Mercosur, Unasur Holding Firm on Democracy in Paraguay

Photo by Christian Van Der Henst S. via Flickr , http://www.flickr.com/photos/cvander/5215442086/

As Paraguay marked the one-month anniversary of the summary removal of President Lugo from office, the distance between South America and the rest of the hemisphere on how to deal with the “constitutional coup” remains great and is perhaps growing.  OAS Secretary General Insulza announced last week that the regional organization’s Permanent Council decided to take no further action, except to send a “support mission” to Asunción.  The Obama Administration’s inaction further indicates that the United States is prepared to allow things to stand unchallenged and even unexamined.

Mercosur, Unasur, Spain and, more predictably, ALBA have all been tougher.  Mercosur last week announced that the new Paraguayan government, led by President Federico Franco, is still barred from participating in the organization’s activities, although the government to be elected in April 2013 will be welcome.  Unasur made clear that Paraguay’s participation will be suspended “until democratic order is reestablished.”  ALBA countries have minced no words in condemning Lugo’s ouster.  Spanish Foreign Minister García-Margallo suggested publicly last week that Paraguay’s participation in the Ibero-American Summit in November may not be appropriate.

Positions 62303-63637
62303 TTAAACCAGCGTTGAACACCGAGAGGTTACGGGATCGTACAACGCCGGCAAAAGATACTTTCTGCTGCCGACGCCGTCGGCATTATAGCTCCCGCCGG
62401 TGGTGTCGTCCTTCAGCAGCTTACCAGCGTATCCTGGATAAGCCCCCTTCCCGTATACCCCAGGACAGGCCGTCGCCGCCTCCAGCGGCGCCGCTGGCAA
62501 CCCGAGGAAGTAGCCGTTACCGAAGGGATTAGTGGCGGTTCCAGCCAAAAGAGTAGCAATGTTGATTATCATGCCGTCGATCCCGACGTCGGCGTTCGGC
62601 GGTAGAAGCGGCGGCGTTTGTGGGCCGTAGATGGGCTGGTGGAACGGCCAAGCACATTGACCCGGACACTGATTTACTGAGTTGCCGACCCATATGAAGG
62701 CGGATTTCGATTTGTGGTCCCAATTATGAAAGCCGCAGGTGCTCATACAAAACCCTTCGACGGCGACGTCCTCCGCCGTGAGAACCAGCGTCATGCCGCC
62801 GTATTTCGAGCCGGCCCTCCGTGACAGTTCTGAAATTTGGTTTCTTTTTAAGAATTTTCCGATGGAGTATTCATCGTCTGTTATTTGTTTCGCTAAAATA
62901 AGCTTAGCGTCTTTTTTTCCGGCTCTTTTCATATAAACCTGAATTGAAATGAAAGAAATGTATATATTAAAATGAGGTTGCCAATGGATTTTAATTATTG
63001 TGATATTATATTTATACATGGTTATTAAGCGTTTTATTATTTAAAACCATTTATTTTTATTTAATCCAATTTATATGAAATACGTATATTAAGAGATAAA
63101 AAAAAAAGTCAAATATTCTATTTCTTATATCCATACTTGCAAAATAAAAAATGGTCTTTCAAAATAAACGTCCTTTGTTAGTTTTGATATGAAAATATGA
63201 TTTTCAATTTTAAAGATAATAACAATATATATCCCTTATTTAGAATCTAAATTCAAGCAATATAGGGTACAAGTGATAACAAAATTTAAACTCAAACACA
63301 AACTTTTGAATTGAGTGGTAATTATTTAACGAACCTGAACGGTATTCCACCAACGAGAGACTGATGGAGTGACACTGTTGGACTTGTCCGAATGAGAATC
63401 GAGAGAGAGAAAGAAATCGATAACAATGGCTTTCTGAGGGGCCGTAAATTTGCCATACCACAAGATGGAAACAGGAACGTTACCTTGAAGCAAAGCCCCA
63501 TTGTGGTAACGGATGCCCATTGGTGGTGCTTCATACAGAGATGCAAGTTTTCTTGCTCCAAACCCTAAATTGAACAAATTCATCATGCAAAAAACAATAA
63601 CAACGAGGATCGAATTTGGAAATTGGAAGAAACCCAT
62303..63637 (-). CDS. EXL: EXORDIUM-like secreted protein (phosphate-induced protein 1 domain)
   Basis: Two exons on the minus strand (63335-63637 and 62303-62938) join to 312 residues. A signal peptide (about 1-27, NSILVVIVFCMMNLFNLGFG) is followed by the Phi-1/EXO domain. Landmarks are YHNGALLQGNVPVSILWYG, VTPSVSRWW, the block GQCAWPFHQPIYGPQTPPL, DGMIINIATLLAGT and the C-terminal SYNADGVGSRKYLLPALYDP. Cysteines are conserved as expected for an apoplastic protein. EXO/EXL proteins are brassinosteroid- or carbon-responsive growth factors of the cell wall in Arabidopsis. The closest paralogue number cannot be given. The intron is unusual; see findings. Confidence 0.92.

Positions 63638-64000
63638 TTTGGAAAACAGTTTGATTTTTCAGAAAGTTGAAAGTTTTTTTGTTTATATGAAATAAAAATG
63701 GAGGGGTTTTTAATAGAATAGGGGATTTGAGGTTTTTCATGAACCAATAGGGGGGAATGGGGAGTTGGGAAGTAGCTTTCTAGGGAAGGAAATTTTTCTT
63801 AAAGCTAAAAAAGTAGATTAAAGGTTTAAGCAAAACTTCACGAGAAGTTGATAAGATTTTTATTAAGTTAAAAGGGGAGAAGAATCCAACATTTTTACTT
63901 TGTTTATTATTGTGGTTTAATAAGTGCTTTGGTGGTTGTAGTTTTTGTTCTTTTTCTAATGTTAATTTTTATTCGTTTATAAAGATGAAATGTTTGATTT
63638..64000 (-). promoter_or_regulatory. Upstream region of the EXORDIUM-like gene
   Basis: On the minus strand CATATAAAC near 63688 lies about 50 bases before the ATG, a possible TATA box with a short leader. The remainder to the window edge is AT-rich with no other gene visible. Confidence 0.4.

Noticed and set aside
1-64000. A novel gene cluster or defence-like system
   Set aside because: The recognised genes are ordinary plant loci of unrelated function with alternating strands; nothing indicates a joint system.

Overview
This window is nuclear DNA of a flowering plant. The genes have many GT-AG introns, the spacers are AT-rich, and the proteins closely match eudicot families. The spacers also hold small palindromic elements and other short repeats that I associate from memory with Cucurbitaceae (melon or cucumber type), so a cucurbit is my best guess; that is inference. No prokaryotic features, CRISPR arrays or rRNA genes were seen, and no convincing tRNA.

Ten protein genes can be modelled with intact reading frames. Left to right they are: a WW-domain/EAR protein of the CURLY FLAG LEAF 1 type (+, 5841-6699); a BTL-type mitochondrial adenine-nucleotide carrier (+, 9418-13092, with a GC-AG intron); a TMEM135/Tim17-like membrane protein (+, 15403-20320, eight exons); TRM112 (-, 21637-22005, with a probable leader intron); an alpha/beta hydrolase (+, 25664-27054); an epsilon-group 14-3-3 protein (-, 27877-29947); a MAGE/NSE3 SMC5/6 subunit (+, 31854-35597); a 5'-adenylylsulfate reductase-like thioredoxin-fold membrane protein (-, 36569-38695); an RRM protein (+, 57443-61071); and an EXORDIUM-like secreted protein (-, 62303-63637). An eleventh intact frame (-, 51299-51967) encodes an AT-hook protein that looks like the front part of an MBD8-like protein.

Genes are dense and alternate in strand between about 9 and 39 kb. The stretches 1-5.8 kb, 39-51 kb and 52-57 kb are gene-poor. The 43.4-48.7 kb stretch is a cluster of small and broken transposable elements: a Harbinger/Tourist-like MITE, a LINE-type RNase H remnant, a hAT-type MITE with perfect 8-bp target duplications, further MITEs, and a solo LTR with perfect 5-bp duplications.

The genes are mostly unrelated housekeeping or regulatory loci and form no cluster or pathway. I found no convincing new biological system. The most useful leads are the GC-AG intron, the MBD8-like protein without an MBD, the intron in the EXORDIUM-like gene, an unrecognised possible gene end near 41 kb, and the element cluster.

This division among hemispheric players is reminiscent of the tensions following the coup that removed democratically elected President Mel Zelaya in Honduras three years ago.  Whereas the United States quickly softened its stance on the value of isolating the golpista government of Roberto Micheletti in 2009 and later became Tegucigalpa’s most ardent advocate for speedy readmission to the OAS – while Brazil and most South Americans remained committed to seeking a more democratic outcome – Washington is now showing patience with the right-wing factions that ousted Lugo.  Mercosur’s formula for welcoming the government to be elected next year helps avoid the sort of crisis for the incoming leadership that hindered Honduran President Lobo’s efforts to push back against his country’s golpistas, who to this day are undermining his administration.

 

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